Wednesday, June 29, 2005

JavaOne: Coding across continents - Technologies for remote, real-time, collaborative software development

Notes from JavaOne 2005...

Todd Fast, Sun Microsystems

Developer collaboration goal: location independent "bullpen", substitute for face-to-face interactions. Focus specifically on developer tasks - sharing of programming artifacts, code review, pair programming. Focus on ad-hoc, instant interactions. Not a substitute for other collaboration tools like email or simple IM. Everyone using an IDE is a potential development collaboration user.

Use cases: Maintain a list of colleagues and know when they're available. Chat with colleagues while avoiding common IM issues. Share files and diagrams with colleagues within IDE. Edit shared files and diagrams collaboratively. Share drawings and screenshots. Remote assistance. Remotely compile and deploy projects. Pair debugging. Synchronize files between version control points. Project coordination - TODOs, documentation, author tracking.

Case study - Developer collaboration in Sun JavaStudio Enterprise. Support arbitrary types of information sharing. Start with use cases from within team. Highly extensible - allow other colleagues, teams, groups to add built-in collaboration capabilities. Define APIS to be shared by multiple products. Interoperable - not specific to Java code or specific IDE.

Began productization in early 2004, released in JSE7 (Q4/2004).

Architecture: Server-based collaboration with shared collaboration server acting as message router. No collaboration state saved on server. Multiple collaboration clients (IDEs) can connect to multiple servers using XML messages over XMPP.

Chose XMPP because it's open, high-capability, and readily available server and client implementations. Collaboration server made from "light" version of Sun Instant Messaging Server.

Learning points: This hadn't really been done before. other types of collaboration had been done, but not developer collaboration. Required constant design decisions and tradeoffs. Technology alone was the wrong target. Everyone has collaboration technology, but it's really just a means to an end. Interoperability quickly became important.

For interoperability, protocols are most important (not APIs, not platform). Messaging vs. streaming is much more scalable (packetized, routable). Transport is basically irrelevant. XML-based has too many advantages to list.

Announcement - all this is being open-sourced at http://collab.netbeans.org. Released under Sun Public License (SPL - variant of Mozilla Public License). Not limited to NetBeans. APIs are independent of NetBeans - some APIs may move to java.net eventually. What they're open-sourcing: Collaboration APIs, NetBeans collaboration user interface, file-sharing collablet, code-aware IM chat collablet. CodePal - standalone collaboration client, built using NetBeans platform edition.

share.java.net is a internet-accessible public developer collaboration server. Works with JSE7 and 8, NetBeans 4.x, CodePal.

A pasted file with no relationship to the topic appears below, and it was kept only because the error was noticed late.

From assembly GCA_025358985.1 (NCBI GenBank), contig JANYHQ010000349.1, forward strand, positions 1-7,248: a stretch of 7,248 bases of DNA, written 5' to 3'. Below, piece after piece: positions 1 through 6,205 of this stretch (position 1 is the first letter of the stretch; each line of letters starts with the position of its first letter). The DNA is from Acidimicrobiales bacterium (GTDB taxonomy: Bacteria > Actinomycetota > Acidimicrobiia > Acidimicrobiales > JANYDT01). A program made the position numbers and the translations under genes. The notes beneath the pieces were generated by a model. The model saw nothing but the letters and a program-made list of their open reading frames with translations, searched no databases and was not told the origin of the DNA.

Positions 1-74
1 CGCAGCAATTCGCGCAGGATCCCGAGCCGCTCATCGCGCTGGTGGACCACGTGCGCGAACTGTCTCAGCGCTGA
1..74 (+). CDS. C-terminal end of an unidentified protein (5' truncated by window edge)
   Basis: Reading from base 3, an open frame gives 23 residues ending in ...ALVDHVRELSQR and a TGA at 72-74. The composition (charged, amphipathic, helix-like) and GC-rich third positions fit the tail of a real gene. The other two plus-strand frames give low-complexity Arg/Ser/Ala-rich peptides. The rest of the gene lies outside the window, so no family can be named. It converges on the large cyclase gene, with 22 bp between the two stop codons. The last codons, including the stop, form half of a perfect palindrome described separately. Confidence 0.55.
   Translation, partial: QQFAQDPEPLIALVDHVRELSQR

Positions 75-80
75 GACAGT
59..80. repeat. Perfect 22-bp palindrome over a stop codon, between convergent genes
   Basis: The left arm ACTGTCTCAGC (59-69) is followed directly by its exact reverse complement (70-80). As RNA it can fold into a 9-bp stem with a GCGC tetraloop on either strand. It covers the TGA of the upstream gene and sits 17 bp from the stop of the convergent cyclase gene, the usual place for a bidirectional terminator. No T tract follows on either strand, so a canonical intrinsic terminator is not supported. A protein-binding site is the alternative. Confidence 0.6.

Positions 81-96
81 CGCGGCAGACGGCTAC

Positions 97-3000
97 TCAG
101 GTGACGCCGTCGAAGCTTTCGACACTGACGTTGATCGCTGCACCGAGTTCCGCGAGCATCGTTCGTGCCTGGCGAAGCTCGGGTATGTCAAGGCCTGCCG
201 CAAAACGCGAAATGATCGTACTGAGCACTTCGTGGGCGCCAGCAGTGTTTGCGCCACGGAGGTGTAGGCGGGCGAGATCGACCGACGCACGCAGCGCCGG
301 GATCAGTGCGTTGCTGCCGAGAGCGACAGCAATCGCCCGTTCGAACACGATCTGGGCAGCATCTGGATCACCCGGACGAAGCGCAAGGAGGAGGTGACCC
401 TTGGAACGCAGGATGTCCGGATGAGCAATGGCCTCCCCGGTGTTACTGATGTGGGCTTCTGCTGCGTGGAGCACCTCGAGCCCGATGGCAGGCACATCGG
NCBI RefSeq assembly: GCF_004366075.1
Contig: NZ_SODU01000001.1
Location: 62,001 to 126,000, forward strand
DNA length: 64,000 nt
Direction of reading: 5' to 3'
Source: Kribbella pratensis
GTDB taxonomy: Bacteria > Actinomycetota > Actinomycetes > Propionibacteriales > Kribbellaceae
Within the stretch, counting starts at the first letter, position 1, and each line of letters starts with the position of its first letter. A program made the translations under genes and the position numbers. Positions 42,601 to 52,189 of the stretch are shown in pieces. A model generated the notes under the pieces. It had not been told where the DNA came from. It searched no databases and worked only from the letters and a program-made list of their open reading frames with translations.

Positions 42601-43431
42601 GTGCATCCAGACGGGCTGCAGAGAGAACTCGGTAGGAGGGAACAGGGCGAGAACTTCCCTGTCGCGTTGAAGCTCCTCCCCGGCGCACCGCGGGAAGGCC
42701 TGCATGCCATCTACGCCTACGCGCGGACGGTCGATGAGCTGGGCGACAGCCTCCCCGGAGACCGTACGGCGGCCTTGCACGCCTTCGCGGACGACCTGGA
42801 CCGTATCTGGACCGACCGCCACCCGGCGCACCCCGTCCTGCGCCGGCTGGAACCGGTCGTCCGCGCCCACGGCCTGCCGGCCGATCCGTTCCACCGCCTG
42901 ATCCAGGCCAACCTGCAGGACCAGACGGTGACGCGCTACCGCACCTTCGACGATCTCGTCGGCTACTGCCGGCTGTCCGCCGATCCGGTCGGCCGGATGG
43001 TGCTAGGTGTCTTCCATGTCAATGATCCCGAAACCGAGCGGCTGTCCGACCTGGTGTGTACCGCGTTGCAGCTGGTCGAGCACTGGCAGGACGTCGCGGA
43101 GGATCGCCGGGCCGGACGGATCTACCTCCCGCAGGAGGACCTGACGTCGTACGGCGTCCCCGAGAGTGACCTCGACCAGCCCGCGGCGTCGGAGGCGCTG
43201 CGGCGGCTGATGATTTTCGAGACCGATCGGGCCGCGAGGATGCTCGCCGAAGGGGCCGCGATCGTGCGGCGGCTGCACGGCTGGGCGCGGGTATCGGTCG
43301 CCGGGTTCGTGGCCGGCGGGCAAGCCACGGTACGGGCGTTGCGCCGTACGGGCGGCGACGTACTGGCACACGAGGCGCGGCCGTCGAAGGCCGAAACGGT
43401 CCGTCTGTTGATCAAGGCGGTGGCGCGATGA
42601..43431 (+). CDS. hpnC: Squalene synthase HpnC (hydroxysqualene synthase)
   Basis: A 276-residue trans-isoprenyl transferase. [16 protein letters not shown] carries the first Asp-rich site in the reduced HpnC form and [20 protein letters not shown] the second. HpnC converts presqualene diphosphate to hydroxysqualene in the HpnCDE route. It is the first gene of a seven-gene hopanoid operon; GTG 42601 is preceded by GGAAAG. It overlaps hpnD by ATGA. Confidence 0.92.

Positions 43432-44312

Collaboration technologies - CollabBeans, Collablets, and MOXC.

Concepts and terms: Collaboration occurs within conversations, akin to a virtual conference room. Unlimited participants, all messages routed to all participants. Multiple conversations per user session. Conversations include multiple channels, abstractions for types of collaboration (e.g., chat, file-sharing, whiteboard, voice). Conversations can contain any number of channels. Collablets provide channel functionality.

MOXC protocol is technology-neutral XML-based collaboration protocol.

CollabBeans used to build collaborative applications. Non-visual components, no UI elements, but includes abstraction for coarse-grained user interactions. Presentation is up to host application UI. Provides both API for presentation and collablets and SPI for transport providers like XMPP and JXTA. Covers presence, session, message, conversation.

Collablet is software component to perform a specific type of collaboration. Collablet instances are scoped to particular conversation, and are stateful within the scope of that conversation. Embodiment of a channel, responsible for sending and responding to messages. Self-contained - care about peers but don't care about other collablets. Can be interactive (provide UI) or non-visual. May or may not be specific to a host application. Interoperability might not always be appropriate.

API overview - today is Sun Java Studio Enterprise private API, moving to public API (still in progress).

MOXC = message oriented XML collaboration. A web services approach with XML messages using SOAP. Benefits - transport agnostic, can be encapsulated in JMS, XMPP, SOAP, TCP/IP, CORBA, RMI, etc. Maximum interoperability, technology neutral, easily validated, transparently routable. Portable - clients can be written in any language, any API. Channels and messages become describable via WSDL. Extensible in a predictable fashion. Easy - related specs are well-documented. Next JDK will include web services built-in.

Why MOXC and web services? Use web services specs where they make sense: SOAP for overall message structure, extensibility via headers. WS-Addressing conversation, sender, recipient, channel. Create XML messages for common profiles like discovery & coordination, client capabilities, file-sharing. Document-centric, not RPC approach.

No direct SOAP or WS-* dependencies in Collablet code. Collablets construct and interpret channel-specific XML messages - these appear as the only child in the SOAP body element. Collablets can be extended to support their own messaging protocol too (don't have to use MOXC), but it's there if you want it.

Demo using NetBeans 4.1 IDE.

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